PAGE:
by Sanjay Perera
People are led by the nose through distractions of violence that keep them wallowing in their comfort zones, and festering in their hates.
Continue reading Taking notes 65: Trump’s triumph: what more can be done?
by Jeff Noonan
Sharing is an unambiguous good only when it stems from caring, and what is shared is life-valuable, i.e., it meets a real need. Continue reading The sharing economy: an alternative to capitalist exploitation?
by Jeff Noonan
With new technologies, younger generations are shaped in their sense of self by the changed work and social relationships of on-line environments, so nineteenth and twentieth century forms of working class consciousness and struggle seem impossible to revive. Continue reading Capitalism, socialism, and everyday life in the twenty-first century
by Ismael Hossein-zadeh
The Federal Reserve Bank is shrouded in a number of myths and mysteries. These include its name, its ownership, and its presumed commitment to market stability, economic growth and public interest. Continue reading Taking notes 54: Who owns the Federal Reserve Bank and why is it shrouded in myths and mysteries?
by Charles Eisenstein: Today’s national and supranational currencies have become a blight on this planet. Created through interest-bearing debt, controlled by financial elites, tracked by the surveillance state, and necessitating endless growth, money as we know it is a primary agent of inequality, injustice, and ecocide. What to do? One response is to attempt to transform the money system; another is to create alternatives that may supplant it when, as is inevitable, the present system stops working. The most famous of these alternatives is the digital currency Bitcoin. It was designed to mimic gold in both its sourcing and its … Continue reading Taking notes 28: The next step for digital currency
by Charles Eisenstein As the economic meltdown proceeds to its next phase, we begin to see the unreality of much that we thought real. The verities of two generations become uncertain, and despite a lingering hope that a return to normalcy is just around the corner — in “the third quarter of 2009” or “by the middle of 2010” — the realization is dawning that normal is not coming back. When faced with an abrupt shift in personal reality, whether the death of a loved one, or the Gestapo coming into town, human beings usually react first with denial. My … Continue reading Money and the turning of the Age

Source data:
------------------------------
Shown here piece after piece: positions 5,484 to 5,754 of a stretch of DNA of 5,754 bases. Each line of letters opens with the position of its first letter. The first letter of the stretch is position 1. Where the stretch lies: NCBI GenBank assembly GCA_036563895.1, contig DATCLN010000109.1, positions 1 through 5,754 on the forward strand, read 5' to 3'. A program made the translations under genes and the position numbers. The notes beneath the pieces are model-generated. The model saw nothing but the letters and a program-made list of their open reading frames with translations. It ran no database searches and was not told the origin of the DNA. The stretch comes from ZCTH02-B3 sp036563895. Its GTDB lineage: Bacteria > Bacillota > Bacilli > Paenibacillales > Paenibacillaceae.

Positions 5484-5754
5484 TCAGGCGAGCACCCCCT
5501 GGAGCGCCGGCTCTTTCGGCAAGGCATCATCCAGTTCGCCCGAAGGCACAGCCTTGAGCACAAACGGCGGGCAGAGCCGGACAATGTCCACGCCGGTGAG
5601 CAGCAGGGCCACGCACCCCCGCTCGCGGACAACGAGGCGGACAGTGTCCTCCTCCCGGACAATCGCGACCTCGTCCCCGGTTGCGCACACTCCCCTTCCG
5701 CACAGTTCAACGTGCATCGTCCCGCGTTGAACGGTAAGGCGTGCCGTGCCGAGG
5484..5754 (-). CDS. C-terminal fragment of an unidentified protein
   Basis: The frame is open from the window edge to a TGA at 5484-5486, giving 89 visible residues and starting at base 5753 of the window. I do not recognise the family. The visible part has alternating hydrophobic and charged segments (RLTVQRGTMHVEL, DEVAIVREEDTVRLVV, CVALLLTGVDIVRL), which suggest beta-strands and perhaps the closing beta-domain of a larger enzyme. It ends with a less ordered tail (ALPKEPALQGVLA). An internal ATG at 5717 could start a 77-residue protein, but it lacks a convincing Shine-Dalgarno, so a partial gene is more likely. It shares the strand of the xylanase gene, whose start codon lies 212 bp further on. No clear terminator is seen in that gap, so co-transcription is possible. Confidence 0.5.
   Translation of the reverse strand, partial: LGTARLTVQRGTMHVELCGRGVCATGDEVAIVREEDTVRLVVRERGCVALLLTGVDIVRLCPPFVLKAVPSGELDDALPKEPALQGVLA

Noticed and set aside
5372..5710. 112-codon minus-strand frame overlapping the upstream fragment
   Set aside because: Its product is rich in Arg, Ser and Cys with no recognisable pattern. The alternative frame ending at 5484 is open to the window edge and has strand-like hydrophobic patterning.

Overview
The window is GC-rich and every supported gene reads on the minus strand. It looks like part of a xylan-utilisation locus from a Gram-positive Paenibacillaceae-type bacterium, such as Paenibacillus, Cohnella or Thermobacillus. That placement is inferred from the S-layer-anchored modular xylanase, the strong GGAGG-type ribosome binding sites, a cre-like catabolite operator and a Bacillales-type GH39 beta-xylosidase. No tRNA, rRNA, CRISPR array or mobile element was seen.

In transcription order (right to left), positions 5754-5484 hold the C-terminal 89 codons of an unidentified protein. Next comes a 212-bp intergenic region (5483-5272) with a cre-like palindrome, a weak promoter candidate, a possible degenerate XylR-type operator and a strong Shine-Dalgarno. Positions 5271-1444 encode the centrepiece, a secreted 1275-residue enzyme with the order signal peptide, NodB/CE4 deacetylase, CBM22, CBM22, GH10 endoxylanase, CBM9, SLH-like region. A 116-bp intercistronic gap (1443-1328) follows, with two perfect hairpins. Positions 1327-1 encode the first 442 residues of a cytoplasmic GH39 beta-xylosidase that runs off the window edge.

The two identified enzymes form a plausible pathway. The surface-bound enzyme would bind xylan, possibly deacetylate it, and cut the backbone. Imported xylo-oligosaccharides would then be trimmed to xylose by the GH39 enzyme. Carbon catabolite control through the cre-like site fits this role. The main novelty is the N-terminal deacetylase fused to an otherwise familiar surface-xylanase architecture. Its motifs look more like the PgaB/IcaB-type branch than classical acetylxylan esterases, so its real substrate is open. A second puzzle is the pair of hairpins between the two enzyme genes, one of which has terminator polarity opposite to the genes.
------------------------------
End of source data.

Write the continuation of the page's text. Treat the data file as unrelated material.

by Mark Anielski “One must make a new system that makes the old system obsolete.” — Buckminster Fuller The greatest threat to the pursuit of genuine happiness and well-being is our current debt-money system. In the face of an international debt-crisis, it is remarkable that there is no serious discussion about the nature of money, or about how, and who creates our money. While meaningful conversations about alternative measures of progress (e.g. Gross National Happiness, Genuine Progress Indicators) are now under way, these efforts will ultimately fail without understanding that the current debt-based money system must be fundamentally restructured. The … Continue reading Redesigning money for well-being and happiness
by Fredric Jameson My title promises a preview of my forthcoming book, Representing Capital, a commentary on Volume I of Marx’s Capital, which I read somewhat differently than many of the standard interpretations. So I will tell you something about that and then draw some practical conclusions about Marxism today and its political and intellectual mission. I am anxious that this work of mine not be understood as a “literary” reading of Capital: not only have those few such attempts been either weak generic classifications or fairly obvious notes on style and metaphor: indeed, the very term literary in this … Continue reading An infernal machine: A new reading of Capital